Basic First-Aid for the Envenomated Person (Snakes, Spiders and Insects)

CPDTime.
6m

Published: 28 September 2021

Content warning: Please be aware that this Article contains discussions and images of snakes, spiders and insects.

Australia is home to an incredible variety of animals, insects and marine life, however, many of these native creatures have the potential to cause harm, including through bites and stings (ICNSW 2016).

While death due to envenomation is rare, with only 19 occurrences recorded between 2017 and 2018 (AIHW 2021), envenomation can cause serious illness and requires immediate treatment.

Note: The following article is based on the most recent ANZCOR Guidelines.

What is Envenomation?

Envenomation is the injection of an animal’s toxic secretion (known as venom) into the body, generally via a bite or sting (ICNSW 2016).

Envenomation may be localised or systemic (ICNSW 2016).

Poisonous v Venomous: What’s the Difference?

Poison and venom are similar terms that both describe harmful substances, however, they are not interchangeable.

  • Poisons enter the body via ingestion, inhalation or absorption. Poisonous animals may excrete toxins passively rather than actively attacking.
  • Venom is actively injected into the body via a bite or sting, where it enters through a wound. Venom has evolved to serve animals’ specific purposes, for example, self-defence or incapacitating prey.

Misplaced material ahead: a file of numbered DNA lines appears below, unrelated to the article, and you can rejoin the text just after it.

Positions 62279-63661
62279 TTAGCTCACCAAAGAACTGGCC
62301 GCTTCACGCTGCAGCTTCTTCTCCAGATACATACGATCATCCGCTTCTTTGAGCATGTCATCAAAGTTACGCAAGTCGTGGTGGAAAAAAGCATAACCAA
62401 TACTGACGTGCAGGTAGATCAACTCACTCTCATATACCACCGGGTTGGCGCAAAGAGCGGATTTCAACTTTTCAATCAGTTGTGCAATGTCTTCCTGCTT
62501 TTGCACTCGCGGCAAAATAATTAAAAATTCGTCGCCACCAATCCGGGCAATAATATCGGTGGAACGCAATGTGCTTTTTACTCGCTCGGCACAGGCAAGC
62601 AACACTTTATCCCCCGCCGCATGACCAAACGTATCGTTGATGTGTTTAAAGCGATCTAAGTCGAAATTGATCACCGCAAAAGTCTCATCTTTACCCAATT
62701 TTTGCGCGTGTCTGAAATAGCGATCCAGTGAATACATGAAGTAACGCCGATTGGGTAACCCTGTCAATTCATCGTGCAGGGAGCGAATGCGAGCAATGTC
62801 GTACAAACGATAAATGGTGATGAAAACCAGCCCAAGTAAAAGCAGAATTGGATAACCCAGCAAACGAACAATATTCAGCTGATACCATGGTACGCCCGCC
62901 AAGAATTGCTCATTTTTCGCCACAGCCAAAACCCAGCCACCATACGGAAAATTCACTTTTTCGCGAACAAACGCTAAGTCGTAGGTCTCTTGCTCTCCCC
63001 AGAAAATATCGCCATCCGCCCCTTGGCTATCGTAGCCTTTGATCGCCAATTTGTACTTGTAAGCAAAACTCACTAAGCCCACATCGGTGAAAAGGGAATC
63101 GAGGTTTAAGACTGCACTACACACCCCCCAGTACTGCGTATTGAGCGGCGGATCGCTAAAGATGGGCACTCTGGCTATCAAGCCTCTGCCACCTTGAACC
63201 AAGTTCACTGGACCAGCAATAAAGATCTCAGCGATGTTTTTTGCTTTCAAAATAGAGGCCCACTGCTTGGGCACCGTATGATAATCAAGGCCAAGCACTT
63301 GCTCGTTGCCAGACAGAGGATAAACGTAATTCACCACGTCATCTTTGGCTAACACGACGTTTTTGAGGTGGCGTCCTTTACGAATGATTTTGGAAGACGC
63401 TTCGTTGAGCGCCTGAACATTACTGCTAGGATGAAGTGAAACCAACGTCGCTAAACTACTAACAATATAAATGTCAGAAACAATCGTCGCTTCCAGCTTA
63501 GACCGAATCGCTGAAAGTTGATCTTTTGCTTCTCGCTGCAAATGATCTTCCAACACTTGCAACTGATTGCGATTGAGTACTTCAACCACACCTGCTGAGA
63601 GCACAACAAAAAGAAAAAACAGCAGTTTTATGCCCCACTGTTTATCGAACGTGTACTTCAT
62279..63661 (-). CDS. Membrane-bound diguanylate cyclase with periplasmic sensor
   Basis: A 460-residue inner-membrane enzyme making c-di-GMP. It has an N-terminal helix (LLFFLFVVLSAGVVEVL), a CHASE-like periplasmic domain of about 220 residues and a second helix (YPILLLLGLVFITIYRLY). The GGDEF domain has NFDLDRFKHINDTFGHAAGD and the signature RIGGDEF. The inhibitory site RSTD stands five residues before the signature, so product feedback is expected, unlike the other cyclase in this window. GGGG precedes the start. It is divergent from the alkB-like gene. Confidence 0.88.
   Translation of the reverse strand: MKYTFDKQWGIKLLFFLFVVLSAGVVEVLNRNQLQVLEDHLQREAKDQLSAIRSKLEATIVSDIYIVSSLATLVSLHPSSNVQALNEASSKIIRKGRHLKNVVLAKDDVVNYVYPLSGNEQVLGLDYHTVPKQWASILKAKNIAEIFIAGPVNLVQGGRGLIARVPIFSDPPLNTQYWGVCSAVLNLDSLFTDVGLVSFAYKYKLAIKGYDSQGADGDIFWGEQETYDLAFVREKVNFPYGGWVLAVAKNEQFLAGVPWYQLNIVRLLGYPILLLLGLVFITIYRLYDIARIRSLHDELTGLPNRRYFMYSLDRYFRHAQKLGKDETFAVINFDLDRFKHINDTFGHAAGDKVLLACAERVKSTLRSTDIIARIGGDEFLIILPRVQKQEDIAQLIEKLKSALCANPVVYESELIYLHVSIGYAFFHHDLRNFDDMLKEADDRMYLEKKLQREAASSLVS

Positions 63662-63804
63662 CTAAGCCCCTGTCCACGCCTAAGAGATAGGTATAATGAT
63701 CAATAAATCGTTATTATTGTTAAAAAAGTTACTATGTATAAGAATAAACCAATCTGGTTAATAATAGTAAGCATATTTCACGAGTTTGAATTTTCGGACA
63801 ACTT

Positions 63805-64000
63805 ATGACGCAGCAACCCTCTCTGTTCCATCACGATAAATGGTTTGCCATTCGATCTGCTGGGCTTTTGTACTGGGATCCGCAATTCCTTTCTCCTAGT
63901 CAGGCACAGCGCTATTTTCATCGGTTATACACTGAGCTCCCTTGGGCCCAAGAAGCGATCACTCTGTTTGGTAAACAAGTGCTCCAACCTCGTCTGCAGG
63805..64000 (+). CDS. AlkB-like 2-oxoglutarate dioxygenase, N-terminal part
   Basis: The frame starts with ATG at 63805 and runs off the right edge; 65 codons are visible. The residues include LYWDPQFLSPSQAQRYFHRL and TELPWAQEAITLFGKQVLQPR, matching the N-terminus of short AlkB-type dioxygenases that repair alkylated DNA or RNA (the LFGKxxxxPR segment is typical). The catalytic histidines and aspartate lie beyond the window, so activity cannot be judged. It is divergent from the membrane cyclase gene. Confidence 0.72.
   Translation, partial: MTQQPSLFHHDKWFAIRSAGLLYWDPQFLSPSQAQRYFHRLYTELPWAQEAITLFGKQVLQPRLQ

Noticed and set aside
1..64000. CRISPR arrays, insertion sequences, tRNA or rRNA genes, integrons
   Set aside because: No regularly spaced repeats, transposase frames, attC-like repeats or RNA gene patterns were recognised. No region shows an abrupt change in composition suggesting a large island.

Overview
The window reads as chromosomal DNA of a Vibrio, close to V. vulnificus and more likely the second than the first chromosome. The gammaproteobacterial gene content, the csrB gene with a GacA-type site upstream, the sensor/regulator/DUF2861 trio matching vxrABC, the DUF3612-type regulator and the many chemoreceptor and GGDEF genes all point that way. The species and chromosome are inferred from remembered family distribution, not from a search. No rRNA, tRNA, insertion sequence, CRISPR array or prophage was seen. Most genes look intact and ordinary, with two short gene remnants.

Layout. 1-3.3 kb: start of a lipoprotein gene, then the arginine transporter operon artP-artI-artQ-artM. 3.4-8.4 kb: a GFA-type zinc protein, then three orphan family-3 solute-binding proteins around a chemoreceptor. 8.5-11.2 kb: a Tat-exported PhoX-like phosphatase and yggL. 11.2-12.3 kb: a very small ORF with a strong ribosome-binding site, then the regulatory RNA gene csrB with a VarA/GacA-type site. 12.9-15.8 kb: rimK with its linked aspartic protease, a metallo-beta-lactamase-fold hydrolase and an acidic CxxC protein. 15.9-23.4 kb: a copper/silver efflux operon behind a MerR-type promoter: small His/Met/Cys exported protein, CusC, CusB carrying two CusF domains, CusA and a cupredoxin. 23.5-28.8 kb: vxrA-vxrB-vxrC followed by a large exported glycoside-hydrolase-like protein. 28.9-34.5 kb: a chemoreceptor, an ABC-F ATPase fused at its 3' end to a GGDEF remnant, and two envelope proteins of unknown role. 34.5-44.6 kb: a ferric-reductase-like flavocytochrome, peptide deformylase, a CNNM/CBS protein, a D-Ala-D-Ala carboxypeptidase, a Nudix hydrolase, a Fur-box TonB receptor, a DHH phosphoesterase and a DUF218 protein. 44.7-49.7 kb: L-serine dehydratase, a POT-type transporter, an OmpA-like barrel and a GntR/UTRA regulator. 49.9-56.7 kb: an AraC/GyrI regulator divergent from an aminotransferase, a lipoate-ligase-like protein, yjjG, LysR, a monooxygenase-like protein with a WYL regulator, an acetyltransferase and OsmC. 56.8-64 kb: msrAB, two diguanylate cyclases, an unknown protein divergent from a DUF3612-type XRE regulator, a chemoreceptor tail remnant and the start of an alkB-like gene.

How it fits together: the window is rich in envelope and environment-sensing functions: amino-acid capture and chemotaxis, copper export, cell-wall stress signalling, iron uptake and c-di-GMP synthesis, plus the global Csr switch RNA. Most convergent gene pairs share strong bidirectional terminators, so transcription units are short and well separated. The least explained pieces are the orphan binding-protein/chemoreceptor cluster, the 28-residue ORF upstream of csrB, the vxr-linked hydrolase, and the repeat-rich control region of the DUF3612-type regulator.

(Australian Academy of Science 2017; Lewis 2019)

For more information on the first-aid management of poisoning, see the Article: Acute Management of Poisoning.

Venomous Animals in Australia

eastern brown snake
The eastern brown snake is one of many venomous animals found in Australia.

There are a variety of venomous animals in Australia, posing varying degrees of risk to health. Some of these animals include:

  • Snakes
  • Spiders
  • Ticks, bees, wasps and ants
  • Jellyfish
  • Blue-ringed octopuses and cone shells
  • Certain types of fish.

Of the more than 3,500 hospitalisations that were attributed to bites and stings between 2017 and 2018, 26% were caused by bees, 19% were caused by spiders and 17% were caused by snakes (AIHW 2021).

Each type of bite or sting requires a different approach to first-aid management.

Pressure Immobilisation Technique

The pressure immobilisation technique (PIT) is a method of bandaging that is used to slow venom from moving through the lymphatic system into the bloodstream (Better Health Channel 2014).

PIT involves firmly bandaging the puncture site to squash nearby lymph vessels, which traps the venom at the puncture site and prevents it from leaving (Better Health Channel 2014; ANZCOR 2011).

If bandages are unavailable, clothes, stockings or towels can be used instead (Better Health Channel 2014).

The ANZCOR guidelines recommend that PIT is used for:

  • All venomous Australian snake bites
  • Funnel-web spider bites
  • Blue-ringed octopus stings
  • Cone shell stings.

(ANZCOR 2011)

PIT is not to be used for any other bites and stings, including bites from spiders other than funnel-webs (ANZCOR 2011).

How to Perform the Pressure Immobilisation Technique

If the patient has been bitten or stung on a limb:

  1. PIT should be performed as soon as possible, however, resuscitation should always be the first priority if required.
  2. Apply a broad pressure bandage over the puncture site, ideally a 10-15 cm elasticised bandage if available.
  3. Ensure the bandage is firm and tight - you should be unable to easily slide a finger between the bandage and the skin.
  4. Apply another pressure bandage to immobilise the affected limb. The bandage should begin at the fingers or toes of the affected limb and extend upwards, covering as much of the limb as possible. This should be applied over existing clothing, if possible.